Lunchtime Listen: Jayne Graham talks about careers in the community & voluntary sector

Tackling unemployment: careers in the Community and Voluntary sector

 

Michael Lemin (ncfe Head of Policy) is joined by Jayne Graham MBE (Executive Director at Society Matters cic), Rebecca Cooney (Senior Analysis and Features Writer at Third Sector), Glen Manners (Associate Director – Membership and Education at Charity People) and Stuart Campbell (Employability Manager at Home Group) to discuss the misconceptions about the sector, and the range of opportunities, including voluntary roles, and identifying and developing transferable skills to help jobseekers thrive.

This is the latest podcast from ncfe’s Go the Distance series – tackling the big issues when it comes to taking action on unemployment in the current economic climate.

Listen to the podcast here

 

Team helps IEP members with Universal Credit Webinar

Team helps IEP members with Universal Credit Webinar

We’re so happy with our very first webinar, kindly hosted as a ‘Live Learn Lunch’ by the Institute of Employability Professionals mid December. We chose to talk about the 6 elements of Universal Credit, with an explanation of each element, and then a focus on how changes in circumstances can impact on people’s claims, as well as some obvious references to adjustments associated with the Covid-19 pandemic.

The webinar was formatted as a presentation from myself and Adam, followed by questions and answers. We think it’s so important for the support system to understand this dimension of the benefit, because then they can spot opportunities to help early on, before a problem brews and a claim is affected, so we were really pleased to have a good turn-out but also to have the opportunity for a recording to be viewed by those who weren’t able to attend.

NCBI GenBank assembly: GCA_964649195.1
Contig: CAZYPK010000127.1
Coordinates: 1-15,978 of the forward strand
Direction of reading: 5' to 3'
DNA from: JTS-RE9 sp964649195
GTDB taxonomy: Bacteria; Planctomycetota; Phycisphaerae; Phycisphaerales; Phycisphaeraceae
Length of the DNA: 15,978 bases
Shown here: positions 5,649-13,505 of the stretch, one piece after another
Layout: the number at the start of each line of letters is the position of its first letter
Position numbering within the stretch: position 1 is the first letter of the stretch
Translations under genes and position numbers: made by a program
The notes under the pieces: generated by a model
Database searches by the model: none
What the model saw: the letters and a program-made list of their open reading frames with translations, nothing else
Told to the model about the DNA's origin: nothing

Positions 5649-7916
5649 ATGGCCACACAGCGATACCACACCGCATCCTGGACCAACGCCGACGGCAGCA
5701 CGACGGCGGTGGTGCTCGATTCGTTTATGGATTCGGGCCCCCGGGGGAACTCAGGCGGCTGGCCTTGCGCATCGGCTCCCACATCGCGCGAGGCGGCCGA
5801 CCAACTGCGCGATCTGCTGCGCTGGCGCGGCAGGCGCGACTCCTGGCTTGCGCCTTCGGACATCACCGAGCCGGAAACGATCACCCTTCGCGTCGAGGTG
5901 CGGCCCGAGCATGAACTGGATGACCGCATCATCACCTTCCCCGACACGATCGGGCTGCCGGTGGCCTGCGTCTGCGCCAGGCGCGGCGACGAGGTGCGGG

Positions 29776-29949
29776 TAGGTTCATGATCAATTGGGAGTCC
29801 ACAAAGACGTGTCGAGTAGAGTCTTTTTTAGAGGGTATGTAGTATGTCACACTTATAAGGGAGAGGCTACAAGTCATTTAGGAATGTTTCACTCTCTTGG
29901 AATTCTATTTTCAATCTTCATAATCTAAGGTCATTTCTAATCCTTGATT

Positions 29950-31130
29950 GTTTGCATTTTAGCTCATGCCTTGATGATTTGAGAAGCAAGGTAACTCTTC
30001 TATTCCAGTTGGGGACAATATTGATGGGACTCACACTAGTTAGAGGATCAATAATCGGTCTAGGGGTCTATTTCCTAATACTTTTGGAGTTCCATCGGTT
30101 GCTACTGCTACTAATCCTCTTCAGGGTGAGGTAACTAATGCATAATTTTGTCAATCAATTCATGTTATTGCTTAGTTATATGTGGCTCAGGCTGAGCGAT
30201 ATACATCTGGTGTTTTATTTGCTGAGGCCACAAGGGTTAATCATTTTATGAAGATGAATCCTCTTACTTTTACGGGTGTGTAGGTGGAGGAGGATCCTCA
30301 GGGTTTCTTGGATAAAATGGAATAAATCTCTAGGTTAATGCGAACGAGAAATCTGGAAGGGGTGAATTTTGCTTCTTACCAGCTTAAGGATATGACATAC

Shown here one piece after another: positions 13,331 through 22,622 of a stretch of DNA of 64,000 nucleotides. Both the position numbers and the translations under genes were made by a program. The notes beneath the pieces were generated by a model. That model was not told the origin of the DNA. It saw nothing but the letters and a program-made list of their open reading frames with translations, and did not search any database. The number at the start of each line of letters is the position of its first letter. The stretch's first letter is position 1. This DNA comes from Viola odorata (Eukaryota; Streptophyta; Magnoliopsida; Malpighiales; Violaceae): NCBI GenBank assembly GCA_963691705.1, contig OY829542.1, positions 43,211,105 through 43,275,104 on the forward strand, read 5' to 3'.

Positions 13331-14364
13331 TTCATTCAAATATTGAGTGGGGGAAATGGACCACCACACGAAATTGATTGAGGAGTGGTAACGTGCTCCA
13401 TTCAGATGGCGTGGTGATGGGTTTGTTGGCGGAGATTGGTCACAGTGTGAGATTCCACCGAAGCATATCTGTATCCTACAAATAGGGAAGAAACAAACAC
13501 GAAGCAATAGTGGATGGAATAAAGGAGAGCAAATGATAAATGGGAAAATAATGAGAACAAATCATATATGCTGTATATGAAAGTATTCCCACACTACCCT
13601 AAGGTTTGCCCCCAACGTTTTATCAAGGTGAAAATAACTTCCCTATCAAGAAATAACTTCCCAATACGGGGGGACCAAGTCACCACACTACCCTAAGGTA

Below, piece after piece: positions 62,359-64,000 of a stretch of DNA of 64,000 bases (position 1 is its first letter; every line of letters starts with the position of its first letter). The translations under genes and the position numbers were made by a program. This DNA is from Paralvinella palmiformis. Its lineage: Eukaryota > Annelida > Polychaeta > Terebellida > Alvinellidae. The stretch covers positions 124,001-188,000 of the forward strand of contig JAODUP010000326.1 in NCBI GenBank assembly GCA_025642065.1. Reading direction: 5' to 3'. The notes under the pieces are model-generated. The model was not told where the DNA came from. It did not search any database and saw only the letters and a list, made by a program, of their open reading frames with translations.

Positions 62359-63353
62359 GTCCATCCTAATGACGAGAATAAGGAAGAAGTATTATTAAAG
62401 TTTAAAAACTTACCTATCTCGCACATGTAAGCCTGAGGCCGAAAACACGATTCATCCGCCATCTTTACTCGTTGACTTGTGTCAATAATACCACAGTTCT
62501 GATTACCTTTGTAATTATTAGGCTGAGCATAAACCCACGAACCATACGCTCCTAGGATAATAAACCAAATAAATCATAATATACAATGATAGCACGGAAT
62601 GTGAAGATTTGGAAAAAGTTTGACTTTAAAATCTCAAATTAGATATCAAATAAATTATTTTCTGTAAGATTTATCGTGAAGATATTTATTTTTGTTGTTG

You can see the full webinar here.

Of course there’s a lot of detail we weren’t able to explore during the session, that we cover in a lot more detail in our Get to Grips with Universal Credit online training course, but the webinar did provide participants with some red flags they should look out for so that’s definitely a good start.

Lee Booth, 18th December 2020

A career in the Community and Voluntary Sector, really?

A career in the Community and Voluntary Sector, really?

The Community and Voluntary Sector (CVS) is probably better known as a route for people to volunteer, perhaps as a way to ‘give back’ at the end of a career, than as a provider of formative or developmental career opportunities. That’s understandable. To the unaccustomed the ‘third sector’ or ‘not-for-profit sector’ can appear to be a bit detached from ‘real life’ compared to the cut and thrust of the private sector, and the gargantuan establishment that is the public sector. But if you think about it, selecting the CVS as your career choice has the potential to transport you to as close to ‘real life’ as you can get.

So can you have a ‘career’ in the sector, really?

What’s the shape and size of the sector?